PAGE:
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Despite high investment cost, electric buses are reaching huge growth rates in China, and now the electric buses are also coming to Europe and the U.S. 

Photo: Chinese BYD and Dutch VDL Bus and Coach have made a partnership on supplying these electric buses for London in April 2018. (Photo: BYD)

The upfront cost of electric buses is between two and four times that of a conventional diesel bus. Electric buses need a new infrastructure to support consistent charging. And their batteries need to be replaced at least once during their lifetime, which can be costly. Battery replacement is nearly half of a vehicle’s price, according to World Resources Institute.

Additionally, the introduction of electrical buses has been challenged by breakdowns due to technological immaturity.

But high subventions, and low maintenance and energy costs make the Chinese electric bus market move very fast ahead.

Europe has started slowly investing in electrical buses a few years ago, while some major cities in the U.S. are beginning to deploy electric buses and deciding on major investments.

Why is China the leader?

According to Curbed, China reached 385,000 electric buses during 2017.

In 2016 the stock of electric buses in China was 343,000, including around 300,000 battery-electric vehicles, according to the ZeEUS e-Bus Report #2 from October 2017. The remaining buses were plug-in-hybrid, trolley buses and fuel cell buses.

According to the e-Bus Report, the central government of China provided manufacturers of electric buses with subsidies, and tax benefits as well as grants of $81,000 per electric bus purchase.

This support from the central government was in some cases supplemented by local support. In the case of the city of Shenzen, a 12 meters e-bus received a $150,000 subsidy before 2016, according to a report from World Resources Institute. This was more than half of the vehicle’s price.

According to World Resources Institute, the city of Shenzen used a holistic strategy to reach a total number of more than 16.000 electric buses by 2017. The entire bus fleet of Shenzen is now electrified.

Apart from the subsidies, some bus operators leased the vehicles from the manufactures, thus saving the operators from upfront investments and debt financing.

Due to shorter driving ranges, Chinese cities usually purchase 100 percent more electric buses than diesel buses. But Shenzen almost solved this problem. The city adopted a type of e-bus with a range of 250 kilometers, almost sustaining a full day of operation. Bus operators collaborated with charging infrastructure providers to furnish charging facilities to most of the bus routes. The charging facilities are open to private cars, which improves the financial performance of the charging infrastructure.

Charging of the buses is being coordinated with the operation schedule. Buses are being fully charged at night when electricity prices are low, and recharging happens at terminals during off-peak hours.

Additionally, manufacturers have provided the bus operators with life-time warranties for vehicles and batteries, to prevent bus operators from suffering from the cost of replacement of batteries and breakdowns due to immaturity of the technology.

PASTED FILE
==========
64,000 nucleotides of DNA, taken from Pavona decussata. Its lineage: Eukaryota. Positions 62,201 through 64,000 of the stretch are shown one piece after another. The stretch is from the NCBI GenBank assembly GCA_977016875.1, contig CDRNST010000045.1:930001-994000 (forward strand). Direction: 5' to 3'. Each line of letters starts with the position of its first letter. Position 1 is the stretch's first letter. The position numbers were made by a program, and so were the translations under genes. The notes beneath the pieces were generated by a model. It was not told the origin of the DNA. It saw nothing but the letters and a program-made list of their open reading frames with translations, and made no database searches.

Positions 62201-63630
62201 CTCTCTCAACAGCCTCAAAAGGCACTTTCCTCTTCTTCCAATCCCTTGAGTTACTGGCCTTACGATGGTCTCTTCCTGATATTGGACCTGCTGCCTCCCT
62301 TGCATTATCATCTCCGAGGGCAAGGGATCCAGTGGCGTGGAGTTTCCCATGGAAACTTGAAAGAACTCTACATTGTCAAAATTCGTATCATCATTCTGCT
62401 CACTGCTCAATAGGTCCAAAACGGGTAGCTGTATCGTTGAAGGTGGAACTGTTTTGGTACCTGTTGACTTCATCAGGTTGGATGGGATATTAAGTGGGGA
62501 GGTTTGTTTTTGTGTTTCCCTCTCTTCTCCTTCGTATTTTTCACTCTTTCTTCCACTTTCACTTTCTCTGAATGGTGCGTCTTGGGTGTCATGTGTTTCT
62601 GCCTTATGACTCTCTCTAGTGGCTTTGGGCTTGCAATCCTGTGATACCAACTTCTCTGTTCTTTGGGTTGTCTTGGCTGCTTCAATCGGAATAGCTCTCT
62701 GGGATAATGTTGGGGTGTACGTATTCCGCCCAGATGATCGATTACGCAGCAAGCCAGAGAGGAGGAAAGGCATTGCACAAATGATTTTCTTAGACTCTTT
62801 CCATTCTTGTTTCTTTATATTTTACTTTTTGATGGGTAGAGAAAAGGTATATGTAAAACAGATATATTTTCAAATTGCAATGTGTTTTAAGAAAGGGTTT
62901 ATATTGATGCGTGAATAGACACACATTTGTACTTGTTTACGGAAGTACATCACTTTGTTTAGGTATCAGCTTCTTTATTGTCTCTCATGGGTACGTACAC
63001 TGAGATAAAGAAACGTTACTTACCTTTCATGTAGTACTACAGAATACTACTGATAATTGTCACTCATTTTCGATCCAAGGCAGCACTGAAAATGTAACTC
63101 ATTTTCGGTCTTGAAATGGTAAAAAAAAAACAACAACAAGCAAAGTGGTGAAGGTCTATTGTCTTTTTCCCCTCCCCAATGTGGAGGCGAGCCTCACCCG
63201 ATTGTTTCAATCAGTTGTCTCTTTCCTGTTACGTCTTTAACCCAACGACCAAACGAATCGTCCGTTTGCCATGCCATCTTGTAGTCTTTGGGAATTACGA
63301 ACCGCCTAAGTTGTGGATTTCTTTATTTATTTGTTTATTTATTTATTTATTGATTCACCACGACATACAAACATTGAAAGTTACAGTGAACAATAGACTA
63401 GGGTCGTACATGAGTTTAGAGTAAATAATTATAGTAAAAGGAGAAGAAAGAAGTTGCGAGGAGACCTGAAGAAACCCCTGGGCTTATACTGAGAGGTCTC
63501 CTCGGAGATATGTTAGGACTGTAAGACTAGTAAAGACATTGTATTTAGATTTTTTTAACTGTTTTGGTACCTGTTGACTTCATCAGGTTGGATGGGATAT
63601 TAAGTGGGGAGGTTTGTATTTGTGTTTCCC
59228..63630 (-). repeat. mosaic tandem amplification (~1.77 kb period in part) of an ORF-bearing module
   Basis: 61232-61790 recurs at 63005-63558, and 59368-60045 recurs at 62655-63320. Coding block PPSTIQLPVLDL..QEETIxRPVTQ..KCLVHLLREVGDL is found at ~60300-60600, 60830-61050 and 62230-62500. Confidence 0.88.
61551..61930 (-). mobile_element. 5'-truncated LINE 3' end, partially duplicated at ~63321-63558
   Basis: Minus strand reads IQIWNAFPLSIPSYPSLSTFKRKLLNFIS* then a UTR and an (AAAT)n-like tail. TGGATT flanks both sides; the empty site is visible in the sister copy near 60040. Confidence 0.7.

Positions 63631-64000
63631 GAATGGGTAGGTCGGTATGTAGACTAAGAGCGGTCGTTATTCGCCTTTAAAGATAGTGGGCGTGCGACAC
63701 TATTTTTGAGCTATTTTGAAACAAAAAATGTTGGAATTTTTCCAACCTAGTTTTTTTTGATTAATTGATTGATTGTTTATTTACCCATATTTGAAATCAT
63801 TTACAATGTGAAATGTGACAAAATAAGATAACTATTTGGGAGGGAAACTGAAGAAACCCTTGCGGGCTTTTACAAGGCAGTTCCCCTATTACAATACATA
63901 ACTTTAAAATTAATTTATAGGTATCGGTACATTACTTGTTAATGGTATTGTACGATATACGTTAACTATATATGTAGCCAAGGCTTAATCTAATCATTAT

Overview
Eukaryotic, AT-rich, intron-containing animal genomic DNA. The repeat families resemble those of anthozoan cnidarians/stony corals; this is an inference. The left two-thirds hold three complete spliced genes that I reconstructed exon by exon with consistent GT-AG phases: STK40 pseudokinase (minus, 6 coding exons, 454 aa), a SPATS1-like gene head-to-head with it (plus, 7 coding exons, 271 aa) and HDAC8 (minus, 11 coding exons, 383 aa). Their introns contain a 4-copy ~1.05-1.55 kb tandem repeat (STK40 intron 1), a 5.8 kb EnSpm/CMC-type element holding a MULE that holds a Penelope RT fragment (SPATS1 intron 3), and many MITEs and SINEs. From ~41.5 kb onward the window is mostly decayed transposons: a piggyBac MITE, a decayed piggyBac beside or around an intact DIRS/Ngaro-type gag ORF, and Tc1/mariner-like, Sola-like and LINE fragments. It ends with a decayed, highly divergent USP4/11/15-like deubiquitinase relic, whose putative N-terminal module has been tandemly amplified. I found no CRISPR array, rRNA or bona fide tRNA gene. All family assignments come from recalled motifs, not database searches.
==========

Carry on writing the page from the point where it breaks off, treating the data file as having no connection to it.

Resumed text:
Europe expects high growth in electric buses

Compared to China, electric buses have had a slow start in Europe. In 2016, Europe had around 1,200 electric buses, according to the ZeEUS eBus report #2. In European cities with more than 100,000 inhabitants there are around 70,000 urban buses in Europe.

The ZeEUS project and the International Union of Public Transport (UITP) have explored the perspectives of making urban bus transport more sustainable. They expect that the number of electric buses for urban transport will increase quite dramatically.

By 2020 the number of electric buses is expected to be 19 percent, increasing to 52 percent by 2030. The number of diesel buses will decrease accordingly, while natural gas/biogas buses will remain at about 15-17 percent.

european urban bus market

Urban bus market development in Europe. Source: ZeEUS eBus Report #2

Currently, the major European markets for e-buses are the United Kingdom, the Netherlands, France and Poland. French public transport company, RATP, is planning to replace 80 percent of it’s existing fleet of 4,000 buses with e-buses by 2025.

Los Angeles deciding on major investments

According to the ZeEUS eBus Report, the United States of America had around 200 e-buses in 2016, but the numbers are growing now.

20th of April 2018, U.S. electric bus manufacturer Proterra announced that Washington DC had deployed 14 battery electric buses.

Proterra also announced in December 2017 that they are going to supply 25 electric buses to Los Angeles in 2019. These new electric buses will replace natural gas buses.

Los Angeles Department of Transportation has decided on a $36.1 million grant to purchase 112 electric buses, the goal being a fully electric bus fleet by 2030. The bus fleet of Los Angeles is counting a total of 359 vehicles.

China is leading, but it looks like cities in both Europe and U.S. want to try catching up.

Curbed: How a Chinese city turned all its 16,000 buses electric

World Resources Institute: How did Shenzen, China Build World’s Largest Electric Bus Fleet

ZeEUS eBus Reports

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